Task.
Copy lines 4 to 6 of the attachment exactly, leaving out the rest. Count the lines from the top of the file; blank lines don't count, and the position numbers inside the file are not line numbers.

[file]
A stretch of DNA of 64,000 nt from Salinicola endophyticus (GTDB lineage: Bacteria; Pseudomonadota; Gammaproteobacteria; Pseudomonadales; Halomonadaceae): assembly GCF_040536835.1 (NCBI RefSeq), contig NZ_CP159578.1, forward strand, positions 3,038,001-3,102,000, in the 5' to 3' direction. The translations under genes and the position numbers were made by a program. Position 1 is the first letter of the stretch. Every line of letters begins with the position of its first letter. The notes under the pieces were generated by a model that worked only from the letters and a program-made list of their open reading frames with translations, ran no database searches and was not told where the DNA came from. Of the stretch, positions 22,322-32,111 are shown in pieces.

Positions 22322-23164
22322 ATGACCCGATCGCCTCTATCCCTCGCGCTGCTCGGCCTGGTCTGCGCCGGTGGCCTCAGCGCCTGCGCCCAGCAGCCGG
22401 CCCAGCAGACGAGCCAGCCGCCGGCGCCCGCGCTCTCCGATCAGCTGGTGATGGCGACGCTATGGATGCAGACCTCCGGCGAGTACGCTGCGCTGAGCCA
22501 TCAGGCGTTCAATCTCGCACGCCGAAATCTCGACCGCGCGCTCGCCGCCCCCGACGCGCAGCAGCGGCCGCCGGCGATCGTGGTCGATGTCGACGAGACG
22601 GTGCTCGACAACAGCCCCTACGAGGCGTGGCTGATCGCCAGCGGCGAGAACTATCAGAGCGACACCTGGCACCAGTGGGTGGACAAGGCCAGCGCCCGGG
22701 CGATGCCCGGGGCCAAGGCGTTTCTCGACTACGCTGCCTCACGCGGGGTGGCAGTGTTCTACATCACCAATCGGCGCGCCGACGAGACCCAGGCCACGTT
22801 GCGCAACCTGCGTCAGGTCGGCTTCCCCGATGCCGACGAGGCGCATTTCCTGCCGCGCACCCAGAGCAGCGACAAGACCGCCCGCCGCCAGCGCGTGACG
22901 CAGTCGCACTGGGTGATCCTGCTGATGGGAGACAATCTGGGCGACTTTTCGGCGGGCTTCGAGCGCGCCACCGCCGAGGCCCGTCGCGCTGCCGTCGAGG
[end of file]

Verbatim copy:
22401 CCCAGCAGACGAGCCAGCCGCCGGCGCCCGCGCTCTCCGATCAGCTGGTGATGGCGACGCTATGGATGCAGACCTCCGGCGAGTACGCTGCGCTGAGCCA
22501 TCAGGCGTTCAATCTCGCACGCCGAAATCTCGACCGCGCGCTCGCCGCCCCCGACGCGCAGCAGCGGCCGCCGGCGATCGTGGTCGATGTCGACGAGACG
22601 GTGCTCGACAACAGCCCCTACGAGGCGTGGCTGATCGCCAGCGGCGAGAACTATCAGAGCGACACCTGGCACCAGTGGGTGGACAAGGCCAGCGCCCGGG